This came up in discussing intervention in Iraq, where we have something to gain, versus Darfur, where the humanitarian need is if anything, greater, but we have no national interest.
It sounds very kindly, doesn't it? Marshalling the resources of the country to intervene in some country where people are being oppressed, making the bad guys go away? Doesn't that just seem better than only intervening when we have something to gain from the endeavor? It seems generous, noble.
It is in fact immoral and irresponsible. We should put our people at risk only when it is necessary.
The confused thinking comes from imagining the nation as an individual. The individual morality of putting oneself at risk with no promise or even hope of benefit is quite high. But that premise does not extend to sending other people into danger.
As an analogy, imagine that you are an 8th-grade teacher in a city. Farther downtown, there is a dangerous neighborhood, where gangs or ethnic groups engage in violence. You get the brilliant idea that going down there and trying to spread hope, pass out food, or trying to get group leaders to talk together would help. If you go yourself, risking your own neck, I would say that you have done a brave, kindly, and perhaps even helpful thing. But if you take your class down there, you should be fired and the parents allowed to put you in the stocks or something.
There might arise a situation under which the entire city is in such danger, and immediate danger, that bringing your class down to sandbag the levee would be moral. Even if they were in danger and you had to arm those who had firearm training, or shoot looters and muggers yourself to keep them away from your charges, you might be justified. But when you are responsible for people, you have no right to put them at risk unless it is necessary.
The tendency to confuse the concepts of "government" and "society" is more common on the left than on the right, though it is certainly not absolute. This is in turn a more natural development in people who are less likely to be married, and even less likely to have more than one child. Married people, especially women, tend to vote more conservatively. Even more so, married people with two or more children tend to vote conservatively. There are of course single paleoconservatives, and near-marxists with 7 children, but as a trend, married with two or more children equals a reliable dominance of rightward voters. I have a private opinion based merely on observation that having raised multiple children past the age of eight creates yet one more winnowing of liberals from the pool, and this persists until all children have been grown for a decade, at which point the conservative dominance begins to weaken.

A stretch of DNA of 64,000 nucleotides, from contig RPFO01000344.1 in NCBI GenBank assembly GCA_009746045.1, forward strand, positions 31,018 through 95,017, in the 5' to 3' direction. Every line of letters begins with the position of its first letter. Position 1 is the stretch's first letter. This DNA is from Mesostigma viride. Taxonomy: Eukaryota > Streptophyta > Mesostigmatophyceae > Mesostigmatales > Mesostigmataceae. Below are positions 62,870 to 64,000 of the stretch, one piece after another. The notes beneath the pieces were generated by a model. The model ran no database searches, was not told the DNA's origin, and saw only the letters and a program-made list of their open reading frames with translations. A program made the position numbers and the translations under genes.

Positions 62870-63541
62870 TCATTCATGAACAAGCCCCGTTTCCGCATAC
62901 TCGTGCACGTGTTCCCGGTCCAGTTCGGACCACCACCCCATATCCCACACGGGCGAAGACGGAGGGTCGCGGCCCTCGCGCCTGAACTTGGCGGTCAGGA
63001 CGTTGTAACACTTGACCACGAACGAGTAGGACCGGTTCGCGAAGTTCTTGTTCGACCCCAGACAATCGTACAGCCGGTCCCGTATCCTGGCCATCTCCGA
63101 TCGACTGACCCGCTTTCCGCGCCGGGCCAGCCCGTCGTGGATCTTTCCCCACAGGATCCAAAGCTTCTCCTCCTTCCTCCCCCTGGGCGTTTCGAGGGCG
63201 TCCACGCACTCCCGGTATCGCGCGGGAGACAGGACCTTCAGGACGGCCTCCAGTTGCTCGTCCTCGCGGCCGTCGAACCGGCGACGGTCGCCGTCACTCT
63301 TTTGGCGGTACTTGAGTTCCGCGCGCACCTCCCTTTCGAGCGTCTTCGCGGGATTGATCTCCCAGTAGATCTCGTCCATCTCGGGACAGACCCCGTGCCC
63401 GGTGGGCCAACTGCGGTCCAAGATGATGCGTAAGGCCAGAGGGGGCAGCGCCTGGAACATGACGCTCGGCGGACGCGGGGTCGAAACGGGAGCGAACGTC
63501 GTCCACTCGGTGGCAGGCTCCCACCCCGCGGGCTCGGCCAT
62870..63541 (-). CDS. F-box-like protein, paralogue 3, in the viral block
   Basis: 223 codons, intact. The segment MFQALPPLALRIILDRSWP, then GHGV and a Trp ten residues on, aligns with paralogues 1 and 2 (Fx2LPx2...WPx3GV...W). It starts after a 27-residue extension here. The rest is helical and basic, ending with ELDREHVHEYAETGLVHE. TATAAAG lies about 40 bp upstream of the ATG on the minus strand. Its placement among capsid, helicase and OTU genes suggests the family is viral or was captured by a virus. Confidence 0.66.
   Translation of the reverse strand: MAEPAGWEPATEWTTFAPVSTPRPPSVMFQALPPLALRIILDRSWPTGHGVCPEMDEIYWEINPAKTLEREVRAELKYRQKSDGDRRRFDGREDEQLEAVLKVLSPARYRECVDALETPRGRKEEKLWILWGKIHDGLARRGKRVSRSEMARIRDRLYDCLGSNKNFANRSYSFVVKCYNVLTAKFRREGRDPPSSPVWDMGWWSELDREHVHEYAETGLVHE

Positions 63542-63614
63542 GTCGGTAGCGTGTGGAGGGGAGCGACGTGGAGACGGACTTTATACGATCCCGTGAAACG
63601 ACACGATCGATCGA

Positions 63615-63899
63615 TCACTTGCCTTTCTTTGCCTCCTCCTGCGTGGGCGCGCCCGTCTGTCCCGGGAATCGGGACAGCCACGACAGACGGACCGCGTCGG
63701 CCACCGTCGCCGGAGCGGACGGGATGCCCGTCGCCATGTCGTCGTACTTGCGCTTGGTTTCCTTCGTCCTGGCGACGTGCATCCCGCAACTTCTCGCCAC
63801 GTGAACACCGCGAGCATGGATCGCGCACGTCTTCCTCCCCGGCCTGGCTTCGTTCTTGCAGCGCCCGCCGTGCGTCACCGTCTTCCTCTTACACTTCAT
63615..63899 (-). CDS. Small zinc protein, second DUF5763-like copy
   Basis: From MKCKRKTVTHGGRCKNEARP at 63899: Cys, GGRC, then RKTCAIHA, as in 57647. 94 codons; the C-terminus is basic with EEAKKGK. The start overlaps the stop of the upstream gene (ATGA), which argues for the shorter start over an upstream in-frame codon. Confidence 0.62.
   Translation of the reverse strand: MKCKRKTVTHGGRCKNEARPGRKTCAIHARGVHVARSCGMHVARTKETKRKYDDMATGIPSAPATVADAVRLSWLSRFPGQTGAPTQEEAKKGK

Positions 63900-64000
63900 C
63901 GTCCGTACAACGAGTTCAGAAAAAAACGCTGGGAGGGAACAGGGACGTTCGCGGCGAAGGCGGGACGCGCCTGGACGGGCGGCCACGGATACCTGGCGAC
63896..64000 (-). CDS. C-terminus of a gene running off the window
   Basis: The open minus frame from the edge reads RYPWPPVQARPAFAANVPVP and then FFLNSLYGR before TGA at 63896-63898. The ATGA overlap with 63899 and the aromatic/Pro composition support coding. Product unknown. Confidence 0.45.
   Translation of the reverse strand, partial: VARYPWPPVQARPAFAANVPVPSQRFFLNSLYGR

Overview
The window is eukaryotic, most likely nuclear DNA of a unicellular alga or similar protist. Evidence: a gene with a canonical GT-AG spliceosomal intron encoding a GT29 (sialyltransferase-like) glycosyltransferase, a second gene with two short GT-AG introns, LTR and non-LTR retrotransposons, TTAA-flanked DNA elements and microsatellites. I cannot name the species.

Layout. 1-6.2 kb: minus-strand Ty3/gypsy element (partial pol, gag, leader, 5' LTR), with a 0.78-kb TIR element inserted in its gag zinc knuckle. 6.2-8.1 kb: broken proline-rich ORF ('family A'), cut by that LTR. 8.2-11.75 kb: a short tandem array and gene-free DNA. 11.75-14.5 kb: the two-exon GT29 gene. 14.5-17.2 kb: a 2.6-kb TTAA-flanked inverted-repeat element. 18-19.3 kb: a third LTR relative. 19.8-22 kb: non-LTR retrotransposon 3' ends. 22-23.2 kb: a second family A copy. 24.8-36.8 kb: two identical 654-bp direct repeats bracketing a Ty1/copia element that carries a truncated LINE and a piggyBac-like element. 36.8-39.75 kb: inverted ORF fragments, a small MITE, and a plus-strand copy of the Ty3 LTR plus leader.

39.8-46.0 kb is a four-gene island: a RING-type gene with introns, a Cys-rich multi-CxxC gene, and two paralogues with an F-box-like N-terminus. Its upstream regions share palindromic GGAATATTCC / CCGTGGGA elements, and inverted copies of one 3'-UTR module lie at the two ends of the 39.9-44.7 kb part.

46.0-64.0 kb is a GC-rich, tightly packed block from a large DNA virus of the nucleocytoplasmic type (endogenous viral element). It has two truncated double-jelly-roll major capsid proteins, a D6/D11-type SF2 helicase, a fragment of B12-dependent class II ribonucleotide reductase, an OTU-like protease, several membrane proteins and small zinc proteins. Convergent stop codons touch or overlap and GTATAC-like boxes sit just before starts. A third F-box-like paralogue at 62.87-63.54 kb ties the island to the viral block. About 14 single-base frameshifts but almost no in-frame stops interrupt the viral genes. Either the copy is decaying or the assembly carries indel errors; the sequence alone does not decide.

Whether this is cause or effect is difficult to discern. People who are already conservative might tend to want more children, for instance. It is not necessarily marrying and having children that influences one in a conservative direction. But I think in this issue of necessity versus humanitarianism, having to be responsible for the lives of others gives one a deeper understanding of what a government should do. There are other roles in society in which one is responsible for the lives of others in ways great and small. The greater the responsibility, the more likely that role is occupied by conservative-leaning people. Applied scientists tend to be more conservative than theoretical.